At Midnight I’ll Take Your Soul (1964)

Comments Off on At Midnight I’ll Take Your Soul (1964) 21 July 2017

at midnight take soul dvd

Studio: Synapse 

Theatrical Release: November 9, 1964 (Brazil) 

DVD Release: January 31, 2017

Director: Jose Mojica Marins

Not Rated

Review by James Klein

While this is not the first time At Midnight I’ll Take Your Soul has been released on DVD, Synapse has released a newly remastered DVD of the film, taken from a 35 mm negative scan supervised by writer/ director / star Jose Mojica Marins, aka Coffin Joe. 

Born in Brazil in 1936, Marins was a huge film buff thanks to his father who ran a movie house. Marins loved horror and the macabre and after making a few, small dramas he was given a chance to write and direct Brazil’s first horror film which he also starred in as his alter-ego Coffin Joe, an undertaker with a violent streak and a deep down hatred towards religion. It is with this film that Marins soon became a cult figure and due to his popularity he soon adapted the nickname of Coffin Joe. So folks, this is the film that started it all. Brazil’s first horror film and some would even say first gore film (although I beg to differ as the film came out the same year as Blood Feast and that was by far much gorier). 

“What is life? It is the beginning of death.” 

From the very opening of At Midnight I’ll Take Your Soul, Coffin Joe dressed in a black suit and cape with his Abe Lincoln top hat, speaks to the viewer about what he / she will witness. As thunder and lightning strike about, an old gypsy (like a Brazilian Crypt Keeper) warns the viewers of what is to take place. As the opening credits starts with a soundtrack of screaming, creaky doors, insane laughter, and loud moans, the very stylized opening sets the mood up perfectly. While I write this review in the dead of summer, I felt like I was watching the film on Halloween night.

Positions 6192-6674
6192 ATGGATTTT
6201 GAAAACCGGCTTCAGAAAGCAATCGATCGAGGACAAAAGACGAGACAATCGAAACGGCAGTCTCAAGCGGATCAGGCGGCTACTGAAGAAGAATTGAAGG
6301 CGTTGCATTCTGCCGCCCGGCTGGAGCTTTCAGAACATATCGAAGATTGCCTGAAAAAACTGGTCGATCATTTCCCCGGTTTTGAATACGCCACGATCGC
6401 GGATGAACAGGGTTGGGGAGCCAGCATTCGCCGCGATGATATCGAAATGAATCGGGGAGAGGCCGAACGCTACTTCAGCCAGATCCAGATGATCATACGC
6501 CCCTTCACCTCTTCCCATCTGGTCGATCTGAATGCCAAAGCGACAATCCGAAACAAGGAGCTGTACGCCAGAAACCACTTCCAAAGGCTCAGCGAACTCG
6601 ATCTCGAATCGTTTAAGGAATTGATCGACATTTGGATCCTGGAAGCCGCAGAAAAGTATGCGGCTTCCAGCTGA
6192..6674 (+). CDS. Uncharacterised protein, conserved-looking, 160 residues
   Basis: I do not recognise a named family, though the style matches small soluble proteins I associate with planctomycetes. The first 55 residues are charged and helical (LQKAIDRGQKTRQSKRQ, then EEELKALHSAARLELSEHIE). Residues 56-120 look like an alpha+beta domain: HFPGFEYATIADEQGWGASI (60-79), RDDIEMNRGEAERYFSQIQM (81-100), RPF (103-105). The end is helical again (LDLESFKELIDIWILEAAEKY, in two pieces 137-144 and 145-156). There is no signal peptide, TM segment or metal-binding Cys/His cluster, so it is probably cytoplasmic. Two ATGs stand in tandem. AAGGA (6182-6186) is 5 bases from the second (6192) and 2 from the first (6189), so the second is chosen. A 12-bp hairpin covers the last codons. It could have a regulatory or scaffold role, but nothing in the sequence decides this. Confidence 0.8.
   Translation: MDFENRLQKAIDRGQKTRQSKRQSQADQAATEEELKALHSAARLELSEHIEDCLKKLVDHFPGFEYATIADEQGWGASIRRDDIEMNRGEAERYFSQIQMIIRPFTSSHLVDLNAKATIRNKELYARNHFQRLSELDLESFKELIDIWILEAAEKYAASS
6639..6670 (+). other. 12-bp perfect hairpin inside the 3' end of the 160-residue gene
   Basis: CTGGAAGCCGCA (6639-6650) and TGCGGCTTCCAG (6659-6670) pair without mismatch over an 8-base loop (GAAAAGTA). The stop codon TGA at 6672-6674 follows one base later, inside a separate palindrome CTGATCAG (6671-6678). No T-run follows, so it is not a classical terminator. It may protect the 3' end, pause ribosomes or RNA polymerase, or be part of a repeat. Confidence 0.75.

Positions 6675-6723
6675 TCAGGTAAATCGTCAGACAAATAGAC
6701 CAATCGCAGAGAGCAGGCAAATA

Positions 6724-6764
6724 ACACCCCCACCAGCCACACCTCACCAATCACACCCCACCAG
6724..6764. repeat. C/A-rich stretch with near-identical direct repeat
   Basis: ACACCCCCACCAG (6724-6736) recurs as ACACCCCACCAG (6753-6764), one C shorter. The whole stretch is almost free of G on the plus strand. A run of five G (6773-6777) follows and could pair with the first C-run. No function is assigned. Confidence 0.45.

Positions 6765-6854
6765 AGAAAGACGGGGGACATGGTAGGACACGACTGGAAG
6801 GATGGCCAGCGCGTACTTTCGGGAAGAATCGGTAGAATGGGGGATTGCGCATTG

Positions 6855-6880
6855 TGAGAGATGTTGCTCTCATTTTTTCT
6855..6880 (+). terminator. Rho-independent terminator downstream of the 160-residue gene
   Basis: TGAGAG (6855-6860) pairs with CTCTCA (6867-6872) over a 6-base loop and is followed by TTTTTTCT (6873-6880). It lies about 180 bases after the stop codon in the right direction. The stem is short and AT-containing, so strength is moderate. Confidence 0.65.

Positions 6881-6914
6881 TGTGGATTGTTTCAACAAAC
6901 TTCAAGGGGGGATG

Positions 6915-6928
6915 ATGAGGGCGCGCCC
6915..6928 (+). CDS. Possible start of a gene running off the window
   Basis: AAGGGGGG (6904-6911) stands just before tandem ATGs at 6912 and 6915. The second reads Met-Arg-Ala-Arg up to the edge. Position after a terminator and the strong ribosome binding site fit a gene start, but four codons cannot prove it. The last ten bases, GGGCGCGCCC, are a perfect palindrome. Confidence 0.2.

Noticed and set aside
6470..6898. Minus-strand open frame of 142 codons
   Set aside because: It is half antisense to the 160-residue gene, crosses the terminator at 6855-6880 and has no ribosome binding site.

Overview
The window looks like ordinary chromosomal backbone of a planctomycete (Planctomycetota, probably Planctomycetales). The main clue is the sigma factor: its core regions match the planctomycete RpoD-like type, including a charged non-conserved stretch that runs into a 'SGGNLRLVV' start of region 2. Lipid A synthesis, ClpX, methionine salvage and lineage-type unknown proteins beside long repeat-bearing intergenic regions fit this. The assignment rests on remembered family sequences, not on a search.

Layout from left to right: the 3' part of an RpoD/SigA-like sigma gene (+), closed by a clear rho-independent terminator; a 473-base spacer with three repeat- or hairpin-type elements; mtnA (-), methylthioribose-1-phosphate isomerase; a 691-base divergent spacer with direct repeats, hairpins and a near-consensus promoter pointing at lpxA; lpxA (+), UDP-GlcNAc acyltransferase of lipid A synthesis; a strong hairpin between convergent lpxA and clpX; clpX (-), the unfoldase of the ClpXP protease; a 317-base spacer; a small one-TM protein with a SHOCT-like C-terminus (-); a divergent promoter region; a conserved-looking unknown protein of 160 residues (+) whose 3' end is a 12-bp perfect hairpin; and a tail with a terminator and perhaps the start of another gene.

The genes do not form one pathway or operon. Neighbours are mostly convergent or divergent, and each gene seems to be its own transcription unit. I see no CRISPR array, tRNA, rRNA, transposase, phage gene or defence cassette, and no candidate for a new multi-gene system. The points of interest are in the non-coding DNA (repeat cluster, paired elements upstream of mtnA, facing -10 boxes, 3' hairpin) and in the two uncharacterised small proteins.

In a small village, the caretaker Ze (played by Marins) finishes up conducting a funeral despite his cold feelings towards the grieving family and those around him. As he goes home to his barren wife, she tells Ze that there will not be meat that evening for dinner as it is Good Friday. Due to his hatred towards Christianity, Ze berates his woman and proceeds to go into town to eat meat in front of a parade of worshippers, laughing and mocking them. Ze ends up walking to the local pub where he meets up with his best friend Antonio and his fiance Terezinha who Ze offers to take Terezinha home only to force himself on her after Antonio leaves. Biting his lip, she neglects Ze’s advances while Ze tells her that he must have a child to carry on the namesake and that she should be the one. Alone, Ze only makes matters worse for the local patrons at the pub as he makes an advance on a helpless waitress. When one of the local townsmen steps in, Ze flips out (when he gets mad his eyes change, like a Brazilian Hulk) and somehow seems to take on super strength and beats the shit out of anyone in his way.